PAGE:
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Tick Tock Time Management: A Simple Tool for Getting Writing Done

by Jennifer on May 25, 2010

By Jennifer Blanchard

There are countless ways to get your writing done. But one really effective way is to write in short (or longer) bursts of time.

You would do this by choosing a specific amount of time you want to spend writing. For example, 30 minutes or 60 minutes or even 10 minutes.

Then you would sit down and write until the amount of time you chose has passed.

After that you can either take a break, start another writing session or be finished for the day. That’s all based on your writing schedule.

Now there’s an online tool making this method even easier for you: The Tick Tock Timer.

Created by the guys behind the “Pun Intended” blog, this tool is just the thing you need to make your writing sessions more effective.

Here’s how I recommend you use this timer, but the guys recommend 20 additional ways you can use it, too.

  • Pick a specific amount of time.
  • Set the Tick Tock Timer for the time you chose.
  • Start writing.
  • Keep writing.
  • No distractions allowed.
  • Do not stop until you hear the gong.
  • Take a break, reward yourself and move on with your day (unless you have time for another short session).

Pretty simple. Pretty effective.

And since you’re only writing for a short amount of time, it’s easier to stay focused and block distractions out. Knowing you only have 10 minutes (or 30 minutes or whatever time you choose) to write before you can go do something else makes the process painless.

How has the Tick Tock Timer helped you get your writing done?

About the Author: Jennifer Blanchard is founder of Procrastinating Writers. For more great writing tips, articles and information, follow her on Twitter.


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{ 7 comments… read them below or add one }

1 K.M. Weiland May 25, 2010 at 12:27 pm

Disciplining myself to sit still and write for two hours every day is a habit that’s become pretty well inculcated over the years. But I know for a fact that I write faster (and often better) when I’m under a tight deadline. If I have an hour to write, my sense of urgency is decidedly lacking and I might let myself get away with a few minutes of dawdling. But if I only have ten minutes to write, my fingers are going to fly like Hurricane Katrina!

2 jennifer blanchard May 25, 2010 at 12:41 pm

@K.M. Weiland It’s great that you’ve found a way to make a habit of writing two hours a day. That’s amazing. Fiction writing?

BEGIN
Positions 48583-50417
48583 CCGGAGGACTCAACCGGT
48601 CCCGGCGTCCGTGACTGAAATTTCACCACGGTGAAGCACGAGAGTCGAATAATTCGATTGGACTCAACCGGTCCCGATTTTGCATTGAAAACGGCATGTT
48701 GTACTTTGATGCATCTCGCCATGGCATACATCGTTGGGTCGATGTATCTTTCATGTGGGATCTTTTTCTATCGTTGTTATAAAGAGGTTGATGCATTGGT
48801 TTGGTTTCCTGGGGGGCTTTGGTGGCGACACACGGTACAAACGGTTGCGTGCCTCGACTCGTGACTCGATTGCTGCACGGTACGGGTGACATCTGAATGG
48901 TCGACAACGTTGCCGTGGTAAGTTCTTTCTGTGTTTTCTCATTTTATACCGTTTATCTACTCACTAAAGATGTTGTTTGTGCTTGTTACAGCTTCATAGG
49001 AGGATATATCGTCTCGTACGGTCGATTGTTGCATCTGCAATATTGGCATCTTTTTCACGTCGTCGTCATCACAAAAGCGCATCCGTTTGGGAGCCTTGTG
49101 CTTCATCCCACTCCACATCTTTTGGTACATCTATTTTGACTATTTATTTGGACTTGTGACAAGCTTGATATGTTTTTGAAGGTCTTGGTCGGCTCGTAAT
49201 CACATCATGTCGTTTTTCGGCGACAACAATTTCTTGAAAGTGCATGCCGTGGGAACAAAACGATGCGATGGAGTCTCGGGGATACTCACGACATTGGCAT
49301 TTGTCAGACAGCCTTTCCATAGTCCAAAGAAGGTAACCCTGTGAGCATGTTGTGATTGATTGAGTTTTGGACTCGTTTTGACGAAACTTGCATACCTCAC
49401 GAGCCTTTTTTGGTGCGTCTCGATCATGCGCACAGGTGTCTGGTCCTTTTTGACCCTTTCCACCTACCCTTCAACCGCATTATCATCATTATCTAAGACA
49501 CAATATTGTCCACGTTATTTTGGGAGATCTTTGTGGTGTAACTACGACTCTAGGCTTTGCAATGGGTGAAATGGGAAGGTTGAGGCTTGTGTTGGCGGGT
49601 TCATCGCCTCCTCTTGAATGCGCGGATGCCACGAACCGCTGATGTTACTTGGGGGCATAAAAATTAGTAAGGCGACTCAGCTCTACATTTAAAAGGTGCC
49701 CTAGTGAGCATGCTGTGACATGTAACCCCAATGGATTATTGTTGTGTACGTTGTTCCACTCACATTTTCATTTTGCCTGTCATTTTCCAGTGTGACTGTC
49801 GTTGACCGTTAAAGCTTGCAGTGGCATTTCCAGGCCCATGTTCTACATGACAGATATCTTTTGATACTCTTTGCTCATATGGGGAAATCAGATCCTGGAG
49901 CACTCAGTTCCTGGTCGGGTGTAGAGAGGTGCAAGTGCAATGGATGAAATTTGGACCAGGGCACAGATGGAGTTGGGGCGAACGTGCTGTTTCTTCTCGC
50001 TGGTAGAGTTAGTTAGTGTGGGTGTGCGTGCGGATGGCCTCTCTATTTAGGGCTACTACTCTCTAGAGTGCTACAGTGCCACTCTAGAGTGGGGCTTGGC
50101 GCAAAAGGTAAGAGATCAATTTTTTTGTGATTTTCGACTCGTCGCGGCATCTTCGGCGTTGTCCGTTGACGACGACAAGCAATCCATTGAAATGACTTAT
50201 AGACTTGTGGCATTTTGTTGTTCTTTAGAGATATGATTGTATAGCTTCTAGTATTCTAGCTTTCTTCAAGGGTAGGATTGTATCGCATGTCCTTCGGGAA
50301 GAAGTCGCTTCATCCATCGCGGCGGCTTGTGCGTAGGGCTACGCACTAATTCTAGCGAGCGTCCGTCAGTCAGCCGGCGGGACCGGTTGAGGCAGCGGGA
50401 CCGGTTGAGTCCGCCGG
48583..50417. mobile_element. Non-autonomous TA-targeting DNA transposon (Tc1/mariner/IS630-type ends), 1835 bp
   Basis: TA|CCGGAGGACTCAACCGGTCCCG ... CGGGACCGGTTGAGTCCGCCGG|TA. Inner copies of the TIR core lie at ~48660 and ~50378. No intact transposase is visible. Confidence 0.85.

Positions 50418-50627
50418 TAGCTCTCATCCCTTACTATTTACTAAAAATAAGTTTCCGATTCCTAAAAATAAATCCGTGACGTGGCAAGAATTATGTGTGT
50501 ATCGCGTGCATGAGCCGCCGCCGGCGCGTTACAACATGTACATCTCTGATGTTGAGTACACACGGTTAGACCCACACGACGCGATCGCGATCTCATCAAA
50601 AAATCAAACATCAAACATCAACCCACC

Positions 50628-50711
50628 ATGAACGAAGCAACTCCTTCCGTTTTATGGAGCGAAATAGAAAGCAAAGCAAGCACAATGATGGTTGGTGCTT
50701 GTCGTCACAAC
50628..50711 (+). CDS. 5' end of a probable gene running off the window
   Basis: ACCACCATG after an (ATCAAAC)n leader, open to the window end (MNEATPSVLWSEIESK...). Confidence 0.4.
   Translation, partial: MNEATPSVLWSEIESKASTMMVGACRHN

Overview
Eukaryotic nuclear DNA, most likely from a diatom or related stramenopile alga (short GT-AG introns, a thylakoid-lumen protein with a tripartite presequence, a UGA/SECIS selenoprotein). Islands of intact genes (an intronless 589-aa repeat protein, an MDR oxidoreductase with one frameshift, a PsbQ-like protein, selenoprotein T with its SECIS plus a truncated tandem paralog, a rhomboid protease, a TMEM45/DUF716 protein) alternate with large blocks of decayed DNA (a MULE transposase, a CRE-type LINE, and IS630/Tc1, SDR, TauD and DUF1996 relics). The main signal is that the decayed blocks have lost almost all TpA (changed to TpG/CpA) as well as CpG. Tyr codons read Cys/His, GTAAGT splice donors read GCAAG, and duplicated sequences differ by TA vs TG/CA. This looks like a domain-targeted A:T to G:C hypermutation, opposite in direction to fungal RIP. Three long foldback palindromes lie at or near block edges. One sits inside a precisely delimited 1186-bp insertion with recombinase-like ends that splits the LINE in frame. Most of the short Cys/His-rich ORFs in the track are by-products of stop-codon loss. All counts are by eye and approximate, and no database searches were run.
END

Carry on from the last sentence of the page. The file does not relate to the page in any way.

3 Bamboo Forest - Tick Tock Timer May 25, 2010 at 1:24 pm

This is a great overview of Tick Tock Timer and what it has to offer. Its even inspired me to use it more often to get serious writing accomplished. Thanks for the write up!

4 Jillian Sullivan May 26, 2010 at 4:15 am

How do you keep going with a creative project when doubt and rejection loom larger than belief?
For years I wrote one unpublished novel after another. I knew about the struggle to create, all right. I had 5 children to support. I loved writing and the texture of a sentence. Yet I faced such doubts that at times I almost couldn’t carry on.

It was easier at the start, when I could still believe in the possibility of success. I wrote seven novels before one was published. How to keep going? I still didn’t know. I was stuck halfway through yet another novel and nervous about taking on a project to write a mythology textbook. A writer friend, Bridget, and I came up with a plan ~ we would text each other two random words at night and in the morning, before dawn, we would make something out of them. In this way we would shortcut doubt and procrastination and begin each day already being writers.
On the third day, I started to write what seemed like lectures from a guide I called Godfrey. I thought I would photocopy them for Bridget. On the day I wrote there were fifty more lectures to come, I realised it was a book length project. I wrote almost every dawn over a winter, in my house beside the sea. I wrote a book I didn’t set out to write and I did it without thinking, without stopping, for twenty minutes a day. That was the first thing I learnt ~ that by simply doing it, something would grow.
I went on and wrote the myth book, finished the novel, published two more. The fear has mostly gone. Doubt still lives on and procrastination thrives in many guises. But after meeting Godfrey in these pages, I think I know enough now to carry on.
Jillian Sullivan

5 Eva May 26, 2010 at 2:22 pm

I just used your link for the ticktocktimer! I just did aerobics for 10 minutes (it’s a start) and I’m going to use it today for writing and cleaning. Your blog is so helpful!
Thanks!
Eva

6 jennifer blanchard May 26, 2010 at 2:31 pm

@Eva Aw thanks! I’m so glad to hear this blog is helpful for you 🙂 I appreciate you stopping by to comment.

7 Mike June 8, 2010 at 7:34 pm

I’ve been setting my ipod touch timer for 15 minutes and writing until it beeps for me to stop for a couple weeks. It works great.

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